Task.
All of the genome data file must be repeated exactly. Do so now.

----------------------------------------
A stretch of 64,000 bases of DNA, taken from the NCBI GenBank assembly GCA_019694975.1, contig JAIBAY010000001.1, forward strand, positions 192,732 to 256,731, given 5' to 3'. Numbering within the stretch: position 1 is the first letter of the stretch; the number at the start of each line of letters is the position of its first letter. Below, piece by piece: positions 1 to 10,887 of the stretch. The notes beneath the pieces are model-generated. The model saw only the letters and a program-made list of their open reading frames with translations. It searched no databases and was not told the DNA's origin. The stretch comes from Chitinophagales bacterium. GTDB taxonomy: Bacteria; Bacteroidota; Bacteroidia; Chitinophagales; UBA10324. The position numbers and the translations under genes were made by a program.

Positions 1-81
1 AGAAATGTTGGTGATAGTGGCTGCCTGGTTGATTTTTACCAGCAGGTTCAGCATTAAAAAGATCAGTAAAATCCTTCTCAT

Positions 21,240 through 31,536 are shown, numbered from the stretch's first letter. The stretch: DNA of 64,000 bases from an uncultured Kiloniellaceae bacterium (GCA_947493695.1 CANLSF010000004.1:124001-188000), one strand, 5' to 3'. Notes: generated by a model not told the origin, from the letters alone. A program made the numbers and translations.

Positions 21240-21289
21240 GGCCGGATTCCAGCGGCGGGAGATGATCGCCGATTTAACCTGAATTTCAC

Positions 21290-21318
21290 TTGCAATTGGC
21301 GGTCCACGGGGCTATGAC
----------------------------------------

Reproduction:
A stretch of 64,000 bases of DNA, taken from the NCBI GenBank assembly GCA_019694975.1, contig JAIBAY010000001.1, forward strand, positions 192,732 to 256,731, given 5' to 3'. Numbering within the stretch: position 1 is the first letter of the stretch; the number at the start of each line of letters is the position of its first letter. Below, piece by piece: positions 1 to 10,887 of the stretch. The notes beneath the pieces are model-generated. The model saw only the letters and a program-made list of their open reading frames with translations. It searched no databases and was not told the DNA's origin. The stretch comes from Chitinophagales bacterium. GTDB taxonomy: Bacteria; Bacteroidota; Bacteroidia; Chitinophagales; UBA10324. The position numbers and the translations under genes were made by a program.

Positions 1-81
1 AGAAATGTTGGTGATAGTGGCTGCCTGGTTGATTTTTACCAGCAGGTTCAGCATTAAAAAGATCAGTAAAATCCTTCTCAT

Positions 21,240 through 31,536 are shown, numbered from the stretch's first letter. The stretch: DNA of 64,000 bases from an uncultured Kiloniellaceae bacterium (GCA_947493695.1 CANLSF010000004.1:124001-188000), one strand, 5' to 3'. Notes: generated by a model not told the origin, from the letters alone. A program made the numbers and translations.

Positions 21240-21289
21240 GGCCGGATTCCAGCGGCGGGAGATGATCGCCGATTTAACCTGAATTTCAC

Positions 21290-21318
21290 TTGCAATTGGC
21301 GGTCCACGGGGCTATGAC